TARPON SPRINGS — Balance. That's the cornerstone of Celia Dubey's triathlon training regimen.
"You have to keep it fun," said the 42-year-old multisport athlete. "It can be hard finding time for family, work and a social life, but you have to do it. It makes you better in the long run."
Dubey, a frequent visitor to the winner's stage on the sprint triathlon circuit, was the masters' champion at last weekend's Madeira Beach Triathlon. She hopes to be the overall women's winner at this weekend's Dunedin Triathlon on Honeymoon Island.
Like many triathletes, Dubey has thought about going longer, but she always loves the shorter distance races which usually contain a 750-meter (0.47 miles) swim, 20-kilometer (12 miles) bike and 5-kilometer (3.1 miles) run.
"That's my specialty," said Dubey, who owns a fitness club in Tarpon Springs. "I like to push myself hard, but I can't imagine doing it for an hour and a half."
Dubey has always been active. Growing up, she played basketball, volleyball, soccer and tennis. But it wasn't until 1995 in college that she ran her first 5K and discovered her passion for running.
In 1999, after a knee injury, Dubey's orthopedic surgeon recommended she take up triathlons. The doctor thought cross training would help with her recovery.
"I've been hooked ever since," she said. "I love the social aspect the most of training as I have made true lifelong friends in this sport."
The multisport approach to training worked. Dubey was named a USA Triathlon All-American Duathlete (run and bike) in 2003 — an honor she has earned every year since. In 2004, she was named a USAT All-American Triathlete. She has also made that team every year since.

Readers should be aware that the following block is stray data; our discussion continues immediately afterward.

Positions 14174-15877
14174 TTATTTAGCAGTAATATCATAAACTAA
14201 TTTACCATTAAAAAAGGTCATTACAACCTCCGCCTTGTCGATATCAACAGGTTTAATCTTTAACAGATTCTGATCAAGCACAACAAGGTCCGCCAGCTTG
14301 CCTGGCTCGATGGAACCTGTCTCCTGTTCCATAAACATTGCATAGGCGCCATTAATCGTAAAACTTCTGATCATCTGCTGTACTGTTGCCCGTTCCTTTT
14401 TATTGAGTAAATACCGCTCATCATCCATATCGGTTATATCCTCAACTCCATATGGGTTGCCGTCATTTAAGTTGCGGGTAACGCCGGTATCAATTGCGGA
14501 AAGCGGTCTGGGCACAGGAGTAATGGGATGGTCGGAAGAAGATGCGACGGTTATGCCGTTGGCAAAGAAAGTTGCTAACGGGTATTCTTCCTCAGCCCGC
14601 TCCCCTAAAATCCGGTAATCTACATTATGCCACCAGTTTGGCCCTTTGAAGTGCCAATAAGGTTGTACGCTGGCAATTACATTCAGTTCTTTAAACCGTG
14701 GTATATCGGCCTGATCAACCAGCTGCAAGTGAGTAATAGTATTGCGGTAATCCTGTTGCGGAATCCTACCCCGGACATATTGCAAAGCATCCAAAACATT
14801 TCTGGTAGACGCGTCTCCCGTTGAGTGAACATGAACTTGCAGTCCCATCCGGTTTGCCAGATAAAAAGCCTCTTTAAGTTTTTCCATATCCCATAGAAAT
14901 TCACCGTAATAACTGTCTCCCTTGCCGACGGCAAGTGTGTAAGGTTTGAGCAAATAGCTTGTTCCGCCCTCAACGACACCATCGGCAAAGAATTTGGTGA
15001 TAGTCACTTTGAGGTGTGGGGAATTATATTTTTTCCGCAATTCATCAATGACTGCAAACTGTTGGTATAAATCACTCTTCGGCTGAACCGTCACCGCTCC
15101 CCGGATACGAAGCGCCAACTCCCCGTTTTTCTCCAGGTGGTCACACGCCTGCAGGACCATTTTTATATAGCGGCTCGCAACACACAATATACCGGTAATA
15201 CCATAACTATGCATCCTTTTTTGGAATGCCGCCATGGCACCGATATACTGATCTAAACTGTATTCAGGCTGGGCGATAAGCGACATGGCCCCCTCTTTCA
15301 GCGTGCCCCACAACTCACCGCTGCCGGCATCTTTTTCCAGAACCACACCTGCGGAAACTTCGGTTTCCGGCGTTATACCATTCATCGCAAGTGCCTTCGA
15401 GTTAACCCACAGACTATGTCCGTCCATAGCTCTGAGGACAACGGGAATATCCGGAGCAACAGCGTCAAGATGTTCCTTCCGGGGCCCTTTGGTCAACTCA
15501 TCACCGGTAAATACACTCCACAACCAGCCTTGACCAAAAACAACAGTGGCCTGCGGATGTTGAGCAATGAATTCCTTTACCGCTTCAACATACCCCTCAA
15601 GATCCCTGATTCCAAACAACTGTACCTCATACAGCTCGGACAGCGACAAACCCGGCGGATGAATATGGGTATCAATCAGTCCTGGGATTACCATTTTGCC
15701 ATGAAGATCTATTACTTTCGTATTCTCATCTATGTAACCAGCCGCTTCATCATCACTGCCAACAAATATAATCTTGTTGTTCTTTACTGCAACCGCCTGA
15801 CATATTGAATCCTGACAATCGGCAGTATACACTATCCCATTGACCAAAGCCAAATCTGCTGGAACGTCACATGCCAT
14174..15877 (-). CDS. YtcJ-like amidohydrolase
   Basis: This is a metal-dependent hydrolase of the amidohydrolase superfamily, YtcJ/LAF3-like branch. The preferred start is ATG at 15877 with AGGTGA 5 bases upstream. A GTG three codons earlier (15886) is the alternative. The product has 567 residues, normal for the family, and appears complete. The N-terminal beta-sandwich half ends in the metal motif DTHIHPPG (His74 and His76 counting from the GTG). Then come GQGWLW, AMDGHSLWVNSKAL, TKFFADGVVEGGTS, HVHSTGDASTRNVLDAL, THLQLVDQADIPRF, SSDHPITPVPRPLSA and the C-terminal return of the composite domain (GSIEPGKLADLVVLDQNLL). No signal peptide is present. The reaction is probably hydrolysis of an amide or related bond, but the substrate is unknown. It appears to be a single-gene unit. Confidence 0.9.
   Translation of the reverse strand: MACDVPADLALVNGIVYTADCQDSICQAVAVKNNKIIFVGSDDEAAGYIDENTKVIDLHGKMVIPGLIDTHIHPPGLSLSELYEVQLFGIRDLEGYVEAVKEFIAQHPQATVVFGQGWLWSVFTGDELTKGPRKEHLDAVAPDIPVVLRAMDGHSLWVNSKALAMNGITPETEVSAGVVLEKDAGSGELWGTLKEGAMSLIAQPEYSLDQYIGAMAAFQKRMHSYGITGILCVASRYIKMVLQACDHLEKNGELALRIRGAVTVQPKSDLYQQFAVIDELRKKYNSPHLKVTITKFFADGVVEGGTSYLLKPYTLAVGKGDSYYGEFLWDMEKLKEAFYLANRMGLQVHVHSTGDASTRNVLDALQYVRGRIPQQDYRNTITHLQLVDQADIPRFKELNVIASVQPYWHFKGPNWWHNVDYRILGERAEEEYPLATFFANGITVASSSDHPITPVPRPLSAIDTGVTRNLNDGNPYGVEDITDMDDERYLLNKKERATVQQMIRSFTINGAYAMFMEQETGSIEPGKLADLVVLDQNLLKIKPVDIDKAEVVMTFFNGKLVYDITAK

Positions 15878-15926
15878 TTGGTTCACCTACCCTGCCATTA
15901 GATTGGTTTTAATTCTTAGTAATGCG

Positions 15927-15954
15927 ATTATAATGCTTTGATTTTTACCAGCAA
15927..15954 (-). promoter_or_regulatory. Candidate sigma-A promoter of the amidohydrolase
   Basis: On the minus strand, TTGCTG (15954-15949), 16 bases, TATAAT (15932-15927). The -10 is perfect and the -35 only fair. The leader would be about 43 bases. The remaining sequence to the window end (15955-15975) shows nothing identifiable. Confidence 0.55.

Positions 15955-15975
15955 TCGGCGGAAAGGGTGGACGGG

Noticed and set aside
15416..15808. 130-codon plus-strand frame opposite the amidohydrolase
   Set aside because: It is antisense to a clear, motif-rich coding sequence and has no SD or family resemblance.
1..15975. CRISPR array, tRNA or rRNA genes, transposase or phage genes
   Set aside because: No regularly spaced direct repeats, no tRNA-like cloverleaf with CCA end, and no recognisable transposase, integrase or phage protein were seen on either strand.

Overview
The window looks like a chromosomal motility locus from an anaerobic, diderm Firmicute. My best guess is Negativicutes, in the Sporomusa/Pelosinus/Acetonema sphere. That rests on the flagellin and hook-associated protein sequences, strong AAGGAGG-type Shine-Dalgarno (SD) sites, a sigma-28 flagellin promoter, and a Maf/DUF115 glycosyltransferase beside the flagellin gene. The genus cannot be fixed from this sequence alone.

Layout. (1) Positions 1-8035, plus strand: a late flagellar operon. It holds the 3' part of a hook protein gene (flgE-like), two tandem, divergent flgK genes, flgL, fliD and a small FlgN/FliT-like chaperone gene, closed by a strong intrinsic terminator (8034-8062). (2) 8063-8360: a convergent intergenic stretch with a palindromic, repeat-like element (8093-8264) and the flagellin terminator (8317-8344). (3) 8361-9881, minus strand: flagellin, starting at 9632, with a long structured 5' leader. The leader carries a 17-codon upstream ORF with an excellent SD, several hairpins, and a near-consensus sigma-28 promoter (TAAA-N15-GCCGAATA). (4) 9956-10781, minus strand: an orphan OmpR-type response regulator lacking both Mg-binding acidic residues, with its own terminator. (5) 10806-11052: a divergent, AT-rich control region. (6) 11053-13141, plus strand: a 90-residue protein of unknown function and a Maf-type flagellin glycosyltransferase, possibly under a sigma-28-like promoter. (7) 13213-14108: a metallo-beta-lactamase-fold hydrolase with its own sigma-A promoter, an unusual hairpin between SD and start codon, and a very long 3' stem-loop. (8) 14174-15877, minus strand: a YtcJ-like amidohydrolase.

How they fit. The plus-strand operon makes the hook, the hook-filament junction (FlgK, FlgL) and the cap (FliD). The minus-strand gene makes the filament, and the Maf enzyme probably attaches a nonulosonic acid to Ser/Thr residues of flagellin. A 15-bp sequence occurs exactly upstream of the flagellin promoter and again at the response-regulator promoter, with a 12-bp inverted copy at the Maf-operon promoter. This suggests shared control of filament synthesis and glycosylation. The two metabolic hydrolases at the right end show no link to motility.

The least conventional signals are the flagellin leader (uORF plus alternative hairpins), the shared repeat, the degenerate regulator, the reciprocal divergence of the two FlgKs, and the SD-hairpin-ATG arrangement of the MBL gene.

In 2006, after many years of working in sales and management in the wireless communication industry, she left corporate America and used her entire 401K savings as a down payment to buy Total Fitness Health Club & Spa in Tarpon Springs.
"I'm living my dream," she said. "I do all the marketing, programming and manage the day-to-day operations of the club. I get to teach fun group exercise classes, I get to train clients privately — whether their goal is to lose weight, do their first triathlon or become a world champion triathlete."
Dubey typically trains about 16 hours a week. But she coaches other triathletes and duathletes, so sometimes lines can be blurred between coaching and training. "With some of my clients, it is easy to get a workout in," she said.
In 2013, Dubey won both the USAT National Championship and the ITU Duathlon World Championship. She credits the support of her husband, Joel, for much of her success.
"I won the husband lottery," she said. "He's my biggest supporter and is there for me every race cheering me on and helping me in any way he can. His advice to me before every race is, 'Go as fast as you can the entire race' and that is exactly what I try to do."
Dubey has advice that works for elite triathletes or weekend warriors running their first 5K.
"Keep it fun," she said. "You have to enjoy it. If you don't like what you are doing, find another sport. But do something."